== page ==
I missed a call today which, by detective work, I traced to a firm in Bridport which is owned by a lady I know, so I rang back. I thought I was talking to Lily and it was some minutes before I realised that I was talking with her secretary. She told me that Lily was on her way to my village, Maiden Newton, and that she wasn’t in her Jaguar but in her new grey 4×4 car. She was due to arrive shortly.
I ambled round to the Mill, an ancient collection of buildings currently being restored and converted into dwellings, holiday accommodation and a water powered source of energy. Builders were at work so I asked them where Lily was. I could see the reason for the call: bees were flying strongly from a hole in a brick wall. About 2/3 of them were bringing in pollen, a sure sign of a healthy and fertile colony.
Before finding Lily I had a chat with the builders and looked at the bees. I was told that the wall was solid with no cavity. I pressed an ear against the inside wall and could detect a buzz. By tapping, I detected a hollow a little below but could hear nothing behind it.
I went and found Lily and discussed the options:
a) Leave them alone. Rejected as the entrance hole is at face height where there is to be a patio, maybe roofed if Planners permit.
b) Attach some plastic drain pipes to re-direct their entrance so that it is well above head height.
c) Use my skills and equipment gradually and humanely to extract the bees from the wall over a period of up to 6 weeks.
d) Make a hole in the wall to allow me to cut out the comb and re-hive it.
Happily Lily opted for option c. Even more happily, she agreed to pay me to do so at only half my usual rate and also to buy my last 2 pounds of honey.
I went home to find my adapted nucleus box and couldn’t find it. It must be on the allotment so I searched there among the heap of beestuff in my polytunnel. No sign. On my way home, dimly I recalled that I had lent the kit to my apprentice, ZoeAnn, so that she could extract the bees from the wall of a barn on her estate. I rang and she confirmed that she had it and that it was not in active use.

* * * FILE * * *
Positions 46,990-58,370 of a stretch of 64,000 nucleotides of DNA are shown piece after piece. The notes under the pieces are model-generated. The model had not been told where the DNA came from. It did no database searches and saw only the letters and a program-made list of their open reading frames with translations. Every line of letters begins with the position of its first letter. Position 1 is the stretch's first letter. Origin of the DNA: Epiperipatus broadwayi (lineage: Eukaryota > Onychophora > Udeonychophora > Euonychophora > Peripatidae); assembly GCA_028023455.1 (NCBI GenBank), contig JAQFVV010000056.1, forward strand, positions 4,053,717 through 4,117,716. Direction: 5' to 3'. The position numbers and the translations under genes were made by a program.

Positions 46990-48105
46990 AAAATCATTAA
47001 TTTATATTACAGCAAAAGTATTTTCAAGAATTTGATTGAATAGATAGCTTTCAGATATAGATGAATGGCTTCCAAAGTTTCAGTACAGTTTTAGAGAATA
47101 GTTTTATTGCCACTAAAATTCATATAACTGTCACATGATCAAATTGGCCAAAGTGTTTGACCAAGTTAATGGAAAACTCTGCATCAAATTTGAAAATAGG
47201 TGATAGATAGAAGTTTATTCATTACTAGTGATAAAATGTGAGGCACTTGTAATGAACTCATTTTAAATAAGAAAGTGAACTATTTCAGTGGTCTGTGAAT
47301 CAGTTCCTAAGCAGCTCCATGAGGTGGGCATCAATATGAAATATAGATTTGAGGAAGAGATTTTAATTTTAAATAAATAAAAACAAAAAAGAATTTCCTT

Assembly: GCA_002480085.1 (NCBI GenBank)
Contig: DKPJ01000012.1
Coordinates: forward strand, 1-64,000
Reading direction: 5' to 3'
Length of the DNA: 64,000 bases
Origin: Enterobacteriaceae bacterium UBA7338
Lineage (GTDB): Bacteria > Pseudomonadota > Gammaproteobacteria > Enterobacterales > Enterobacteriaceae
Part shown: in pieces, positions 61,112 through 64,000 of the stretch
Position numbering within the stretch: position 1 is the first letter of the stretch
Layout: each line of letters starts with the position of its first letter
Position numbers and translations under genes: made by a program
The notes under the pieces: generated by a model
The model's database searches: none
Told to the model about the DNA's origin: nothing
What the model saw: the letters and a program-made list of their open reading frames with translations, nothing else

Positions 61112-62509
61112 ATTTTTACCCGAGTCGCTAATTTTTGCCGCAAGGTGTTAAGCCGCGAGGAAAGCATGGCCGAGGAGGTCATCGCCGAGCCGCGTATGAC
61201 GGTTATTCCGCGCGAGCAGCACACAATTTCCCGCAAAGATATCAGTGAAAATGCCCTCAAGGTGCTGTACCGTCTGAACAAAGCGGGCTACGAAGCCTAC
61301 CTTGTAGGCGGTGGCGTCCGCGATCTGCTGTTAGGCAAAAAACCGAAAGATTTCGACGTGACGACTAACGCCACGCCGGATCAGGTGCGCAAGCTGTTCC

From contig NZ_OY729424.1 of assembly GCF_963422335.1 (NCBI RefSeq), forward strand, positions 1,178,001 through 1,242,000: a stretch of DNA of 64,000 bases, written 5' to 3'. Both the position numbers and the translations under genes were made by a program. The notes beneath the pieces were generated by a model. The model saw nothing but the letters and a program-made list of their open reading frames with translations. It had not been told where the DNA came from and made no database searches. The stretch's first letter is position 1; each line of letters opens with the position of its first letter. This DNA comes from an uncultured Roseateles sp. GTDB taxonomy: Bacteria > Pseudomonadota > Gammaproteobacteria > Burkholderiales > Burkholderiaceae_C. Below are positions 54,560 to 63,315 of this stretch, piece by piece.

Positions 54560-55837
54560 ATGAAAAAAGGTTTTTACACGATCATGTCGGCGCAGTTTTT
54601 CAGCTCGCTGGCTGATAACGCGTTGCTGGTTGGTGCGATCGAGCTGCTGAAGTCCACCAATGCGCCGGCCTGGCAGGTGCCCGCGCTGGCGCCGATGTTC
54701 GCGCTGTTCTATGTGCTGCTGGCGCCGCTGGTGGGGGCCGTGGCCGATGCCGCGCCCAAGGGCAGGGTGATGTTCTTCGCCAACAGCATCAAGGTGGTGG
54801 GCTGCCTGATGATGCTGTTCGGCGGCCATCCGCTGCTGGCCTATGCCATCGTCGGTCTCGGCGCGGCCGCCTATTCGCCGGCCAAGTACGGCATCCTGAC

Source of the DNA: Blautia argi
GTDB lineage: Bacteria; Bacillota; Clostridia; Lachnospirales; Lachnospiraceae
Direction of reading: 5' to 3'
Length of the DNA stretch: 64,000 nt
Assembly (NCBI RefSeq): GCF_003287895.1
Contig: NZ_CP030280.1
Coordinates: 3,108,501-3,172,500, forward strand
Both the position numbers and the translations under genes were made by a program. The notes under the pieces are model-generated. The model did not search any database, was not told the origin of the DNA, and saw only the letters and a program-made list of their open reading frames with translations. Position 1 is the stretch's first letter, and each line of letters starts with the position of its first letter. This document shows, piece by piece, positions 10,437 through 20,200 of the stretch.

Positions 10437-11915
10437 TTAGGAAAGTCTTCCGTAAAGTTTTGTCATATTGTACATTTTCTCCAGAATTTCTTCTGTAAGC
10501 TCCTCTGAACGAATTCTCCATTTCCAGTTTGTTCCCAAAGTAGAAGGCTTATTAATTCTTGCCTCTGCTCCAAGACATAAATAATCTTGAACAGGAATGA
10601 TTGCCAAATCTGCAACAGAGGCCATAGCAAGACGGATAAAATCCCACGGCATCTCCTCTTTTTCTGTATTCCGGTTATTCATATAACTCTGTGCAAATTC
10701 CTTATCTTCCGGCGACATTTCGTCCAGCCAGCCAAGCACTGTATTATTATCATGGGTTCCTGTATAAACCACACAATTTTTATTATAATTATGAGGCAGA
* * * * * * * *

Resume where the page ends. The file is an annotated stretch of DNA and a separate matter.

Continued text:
I drove to Tincleton where ZoeAnn runs her estate and hammered at her front door, which is little used as her son (aged maybe 10) had to struggle to undo the massive lock and bolts. I haven’t seen ZoeAnn for ages so we had some catching up to do.
We went across to the barn where she had installed a shelf on the beam above the entrance about 10 feet up. Unfortunately the modified nuceus box was no longer on it but was on the ground below, and not in the best condition because of it’s impact. It appeared mendable though.
We went to the manor’s old kitchen garden where ZoeAnn keeps her bees. We could see from a distance that the hive is somewhat slanticular but that there were bees flying from it. We stood before it and mentally chilled; relaxing and unwinding as we watched the bees at work. Birdsong was the loudest noise by far and I saw a Long Tailed Tit which ZA says is common thereabouts, but is not so common near me.
I took the roof and crown board off the hive and, looking in, we could see that there was plenty of sealed honey in the super, so she’ll be able to take a crop soon. ZoeAnn tells me that she’s thinking of putting most of her hives into the BKA auction this Saturday as she’s fed up with hefting boxes and wants to go in for the top bar hive, having played with mine.
Eventually we left the apiary and repaired to her house, noticing the chill of the breeze once we left the sheltered apiary. Her son and daughter were busy at games and homework.They’re having a brilliant upbringing: riding horses and bicycles; playing with kids up the lane and learning directly about nature (including shooting jackdaws). Very little time is spent in front of a flickering box. ZoeAnn dares me to use my air gun against a pressurised tin of expanding foam. I think I shall leave that for another day!